```Martin DeMello <martindemello / yahoo.com> wrote:

> Given a stream of numbers that, at some point, recurs with period k,
> find k.
>
> Harder: as before, but with a prefix of m nonrepeating digits before the
> cycle sets in.

Sounds like repeating decimals.  If by 'stream' you mean an infinite
list, let's start with a simple generator:

class Repeat
def initialize str
@prefix, @repeat = str.split(/_/)
@prefix = @prefix.scan(/\d/).map {|x| x.to_i}
@repeat = @repeat.scan(/\d/).map {|x| x.to_i}
end
def [] i
if i < @prefix.size
@prefix[i]
else
@repeat[(i - @prefix.size) % @repeat.size]
end
end
def each
i = -1
yield self[i] while i+=1
end
end

Repeat.new takes a single string formatted as non-repeating digits,
followed by an underscore, followed by repeating digits:

#    __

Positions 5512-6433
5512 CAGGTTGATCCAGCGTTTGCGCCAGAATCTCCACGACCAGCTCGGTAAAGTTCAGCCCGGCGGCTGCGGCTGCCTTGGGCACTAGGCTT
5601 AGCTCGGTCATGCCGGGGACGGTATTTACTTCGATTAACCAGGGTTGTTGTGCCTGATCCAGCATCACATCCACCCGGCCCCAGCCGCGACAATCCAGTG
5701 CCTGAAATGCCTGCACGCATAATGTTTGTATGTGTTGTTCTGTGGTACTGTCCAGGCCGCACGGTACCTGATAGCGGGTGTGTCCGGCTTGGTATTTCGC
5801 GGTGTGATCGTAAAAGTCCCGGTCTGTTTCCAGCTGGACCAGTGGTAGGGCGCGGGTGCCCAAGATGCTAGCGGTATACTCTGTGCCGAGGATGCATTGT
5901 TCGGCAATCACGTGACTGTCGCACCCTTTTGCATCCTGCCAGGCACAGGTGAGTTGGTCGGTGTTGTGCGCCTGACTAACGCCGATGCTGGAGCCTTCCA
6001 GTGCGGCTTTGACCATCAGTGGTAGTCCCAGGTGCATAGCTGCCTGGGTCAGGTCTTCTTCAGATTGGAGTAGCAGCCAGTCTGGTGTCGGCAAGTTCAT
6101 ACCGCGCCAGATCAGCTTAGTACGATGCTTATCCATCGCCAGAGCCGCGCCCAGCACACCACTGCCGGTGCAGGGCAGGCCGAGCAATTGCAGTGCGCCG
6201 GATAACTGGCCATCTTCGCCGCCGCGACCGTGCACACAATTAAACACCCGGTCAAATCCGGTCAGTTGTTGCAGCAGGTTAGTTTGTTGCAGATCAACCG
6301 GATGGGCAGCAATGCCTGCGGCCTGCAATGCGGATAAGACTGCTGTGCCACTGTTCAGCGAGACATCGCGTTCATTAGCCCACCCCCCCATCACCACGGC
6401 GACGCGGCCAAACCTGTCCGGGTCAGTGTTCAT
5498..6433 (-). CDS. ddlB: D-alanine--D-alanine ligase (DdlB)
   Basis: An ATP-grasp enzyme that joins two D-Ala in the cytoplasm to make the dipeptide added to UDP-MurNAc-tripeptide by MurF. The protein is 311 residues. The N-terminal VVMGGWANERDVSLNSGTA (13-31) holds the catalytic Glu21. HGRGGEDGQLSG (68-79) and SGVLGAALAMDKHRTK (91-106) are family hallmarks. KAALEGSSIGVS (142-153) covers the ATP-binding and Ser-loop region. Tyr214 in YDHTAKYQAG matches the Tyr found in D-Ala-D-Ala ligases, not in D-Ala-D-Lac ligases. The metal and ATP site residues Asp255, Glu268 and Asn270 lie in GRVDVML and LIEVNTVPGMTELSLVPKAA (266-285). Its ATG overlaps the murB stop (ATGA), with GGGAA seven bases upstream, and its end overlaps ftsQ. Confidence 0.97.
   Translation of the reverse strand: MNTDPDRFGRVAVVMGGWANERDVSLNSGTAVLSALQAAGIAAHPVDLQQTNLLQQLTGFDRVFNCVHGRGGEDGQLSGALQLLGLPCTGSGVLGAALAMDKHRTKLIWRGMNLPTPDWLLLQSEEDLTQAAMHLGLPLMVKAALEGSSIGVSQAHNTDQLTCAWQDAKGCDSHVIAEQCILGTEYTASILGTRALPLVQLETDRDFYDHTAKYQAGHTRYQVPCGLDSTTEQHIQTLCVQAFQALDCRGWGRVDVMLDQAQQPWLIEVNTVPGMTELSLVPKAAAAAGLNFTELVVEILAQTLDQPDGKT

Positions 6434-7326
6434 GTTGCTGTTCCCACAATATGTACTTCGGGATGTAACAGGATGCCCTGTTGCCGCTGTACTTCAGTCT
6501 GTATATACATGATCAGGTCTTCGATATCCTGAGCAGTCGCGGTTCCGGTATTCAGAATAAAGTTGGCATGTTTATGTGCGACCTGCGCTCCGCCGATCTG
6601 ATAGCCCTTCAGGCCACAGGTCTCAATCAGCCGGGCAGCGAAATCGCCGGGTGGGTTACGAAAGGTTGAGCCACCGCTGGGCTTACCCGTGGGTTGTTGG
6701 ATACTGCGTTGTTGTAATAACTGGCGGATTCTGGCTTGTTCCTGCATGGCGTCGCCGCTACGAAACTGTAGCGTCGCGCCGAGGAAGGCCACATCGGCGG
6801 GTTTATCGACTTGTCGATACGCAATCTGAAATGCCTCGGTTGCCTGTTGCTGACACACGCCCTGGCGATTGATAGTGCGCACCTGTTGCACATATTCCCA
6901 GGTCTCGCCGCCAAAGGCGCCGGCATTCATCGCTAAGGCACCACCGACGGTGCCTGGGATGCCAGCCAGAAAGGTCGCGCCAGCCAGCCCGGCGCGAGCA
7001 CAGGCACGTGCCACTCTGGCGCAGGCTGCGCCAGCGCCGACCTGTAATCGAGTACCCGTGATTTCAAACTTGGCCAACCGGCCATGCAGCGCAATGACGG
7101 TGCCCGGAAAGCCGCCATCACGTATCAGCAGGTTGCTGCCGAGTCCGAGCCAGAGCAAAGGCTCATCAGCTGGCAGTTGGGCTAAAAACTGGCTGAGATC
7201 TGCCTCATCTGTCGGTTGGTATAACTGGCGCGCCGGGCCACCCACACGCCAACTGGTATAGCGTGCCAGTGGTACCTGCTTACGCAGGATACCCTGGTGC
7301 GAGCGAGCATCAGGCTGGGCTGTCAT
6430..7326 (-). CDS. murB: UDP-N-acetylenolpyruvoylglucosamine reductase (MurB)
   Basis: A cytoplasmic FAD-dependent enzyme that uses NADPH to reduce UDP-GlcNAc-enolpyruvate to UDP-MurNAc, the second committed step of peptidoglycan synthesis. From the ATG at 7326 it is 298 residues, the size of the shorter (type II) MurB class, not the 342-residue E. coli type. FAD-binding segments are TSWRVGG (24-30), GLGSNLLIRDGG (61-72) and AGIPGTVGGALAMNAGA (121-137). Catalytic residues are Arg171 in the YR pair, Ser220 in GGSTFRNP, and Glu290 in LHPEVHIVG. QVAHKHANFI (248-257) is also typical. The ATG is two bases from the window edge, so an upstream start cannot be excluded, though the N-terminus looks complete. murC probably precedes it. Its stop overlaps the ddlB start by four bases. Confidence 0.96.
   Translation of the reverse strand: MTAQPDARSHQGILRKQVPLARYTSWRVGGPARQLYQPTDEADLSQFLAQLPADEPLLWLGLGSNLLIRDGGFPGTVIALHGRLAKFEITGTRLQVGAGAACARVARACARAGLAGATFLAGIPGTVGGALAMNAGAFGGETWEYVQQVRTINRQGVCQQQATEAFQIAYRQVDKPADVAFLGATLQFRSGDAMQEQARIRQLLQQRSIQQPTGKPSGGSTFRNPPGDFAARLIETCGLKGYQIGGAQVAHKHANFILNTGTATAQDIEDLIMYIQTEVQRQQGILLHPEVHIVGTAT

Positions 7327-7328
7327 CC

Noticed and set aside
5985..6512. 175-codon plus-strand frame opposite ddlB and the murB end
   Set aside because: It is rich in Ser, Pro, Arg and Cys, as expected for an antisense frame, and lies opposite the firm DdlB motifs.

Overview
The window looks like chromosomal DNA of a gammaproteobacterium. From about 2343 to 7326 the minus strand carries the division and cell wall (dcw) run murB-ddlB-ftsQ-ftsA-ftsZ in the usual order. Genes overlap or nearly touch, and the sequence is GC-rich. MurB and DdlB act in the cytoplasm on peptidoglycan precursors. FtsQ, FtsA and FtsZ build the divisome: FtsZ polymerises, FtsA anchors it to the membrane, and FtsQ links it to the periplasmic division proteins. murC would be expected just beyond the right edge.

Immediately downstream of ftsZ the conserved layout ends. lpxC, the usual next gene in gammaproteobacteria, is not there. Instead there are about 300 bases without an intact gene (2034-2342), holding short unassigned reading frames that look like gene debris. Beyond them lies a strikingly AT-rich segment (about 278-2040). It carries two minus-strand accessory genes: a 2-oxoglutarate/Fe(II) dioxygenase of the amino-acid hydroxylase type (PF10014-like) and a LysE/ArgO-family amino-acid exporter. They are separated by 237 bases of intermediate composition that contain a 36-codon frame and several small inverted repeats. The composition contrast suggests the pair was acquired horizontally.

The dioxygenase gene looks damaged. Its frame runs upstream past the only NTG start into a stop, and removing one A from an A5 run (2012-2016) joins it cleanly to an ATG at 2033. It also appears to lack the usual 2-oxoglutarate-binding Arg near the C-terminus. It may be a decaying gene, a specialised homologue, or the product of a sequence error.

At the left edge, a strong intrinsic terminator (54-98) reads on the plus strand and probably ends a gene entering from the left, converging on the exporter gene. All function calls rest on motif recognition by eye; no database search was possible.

stream = Repeat.new "100_45"   # 10045

To find the period k at which a stream of digits repeats, create a
string one digit at a time and try to use a regular expression to pick
out a repeating pattern:

# stream:  Any collection responding to the #each method.
# times:   Number of times a pattern must be repeated.
# max:     Maximum number of digits to check before giving up.

def find_k(stream, times=2, max=nil)
re  = /^(.+?)\1{#{times - 1}}/
str = ""
stream.each { |num|
str[0,0] = num.to_s
return \$1.size if str =~ re
return if max && str.size > max
}
nil
end

puts find_k(stream)     # 1, saw '0'  2 times in '100'
puts find_k(stream, 3)  # 2, saw '45' 3 times in '100454545'

Because find_k only requires stream#each, a finite list can also
be used:

list = [1, 2, 3, 4, 5, 3, 4, 5, 3, 4, 5]
puts find_k(list)  # 3

Or, since stringifying a finite list won't take forever, this should
be reasonably fast:

def find_k_finite(list, times=2)
list.reverse * '' =~ /^(\d+?)\1{#{times - 1}}/ and \$1.size
end

puts find_k_finite(list)  # 3

--
Tabby

```